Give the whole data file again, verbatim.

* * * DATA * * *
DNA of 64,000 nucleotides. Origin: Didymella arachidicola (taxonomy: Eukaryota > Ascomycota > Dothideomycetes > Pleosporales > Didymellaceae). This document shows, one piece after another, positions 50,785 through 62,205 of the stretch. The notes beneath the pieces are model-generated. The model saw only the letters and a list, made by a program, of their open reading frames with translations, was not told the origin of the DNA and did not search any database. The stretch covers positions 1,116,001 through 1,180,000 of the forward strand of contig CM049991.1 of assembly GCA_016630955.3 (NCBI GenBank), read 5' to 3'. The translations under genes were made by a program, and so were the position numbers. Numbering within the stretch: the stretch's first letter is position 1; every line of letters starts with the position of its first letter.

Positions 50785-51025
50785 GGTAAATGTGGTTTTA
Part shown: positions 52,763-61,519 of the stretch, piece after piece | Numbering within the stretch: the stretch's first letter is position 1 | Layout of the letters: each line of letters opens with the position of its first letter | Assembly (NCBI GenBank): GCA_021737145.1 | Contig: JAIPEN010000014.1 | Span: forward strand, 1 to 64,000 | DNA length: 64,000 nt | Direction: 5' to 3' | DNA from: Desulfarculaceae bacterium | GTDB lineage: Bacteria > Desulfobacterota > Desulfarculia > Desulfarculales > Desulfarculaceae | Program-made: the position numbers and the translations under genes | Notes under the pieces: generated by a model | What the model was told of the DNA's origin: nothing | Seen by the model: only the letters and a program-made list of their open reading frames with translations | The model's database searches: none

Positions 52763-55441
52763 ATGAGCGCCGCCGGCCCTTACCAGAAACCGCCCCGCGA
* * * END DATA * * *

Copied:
DNA of 64,000 nucleotides. Origin: Didymella arachidicola (taxonomy: Eukaryota > Ascomycota > Dothideomycetes > Pleosporales > Didymellaceae). This document shows, one piece after another, positions 50,785 through 62,205 of the stretch. The notes beneath the pieces are model-generated. The model saw only the letters and a list, made by a program, of their open reading frames with translations, was not told the origin of the DNA and did not search any database. The stretch covers positions 1,116,001 through 1,180,000 of the forward strand of contig CM049991.1 of assembly GCA_016630955.3 (NCBI GenBank), read 5' to 3'. The translations under genes were made by a program, and so were the position numbers. Numbering within the stretch: the stretch's first letter is position 1; every line of letters starts with the position of its first letter.

Positions 50785-51025
50785 GGTAAATGTGGTTTTA
Part shown: positions 52,763-61,519 of the stretch, piece after piece | Numbering within the stretch: the stretch's first letter is position 1 | Layout of the letters: each line of letters opens with the position of its first letter | Assembly (NCBI GenBank): GCA_021737145.1 | Contig: JAIPEN010000014.1 | Span: forward strand, 1 to 64,000 | DNA length: 64,000 nt | Direction: 5' to 3' | DNA from: Desulfarculaceae bacterium | GTDB lineage: Bacteria > Desulfobacterota > Desulfarculia > Desulfarculales > Desulfarculaceae | Program-made: the position numbers and the translations under genes | Notes under the pieces: generated by a model | What the model was told of the DNA's origin: nothing | Seen by the model: only the letters and a program-made list of their open reading frames with translations | The model's database searches: none

Positions 52763-55441
52763 ATGAGCGCCGCCGGCCCTTACCAGAAACCGCCCCGCGA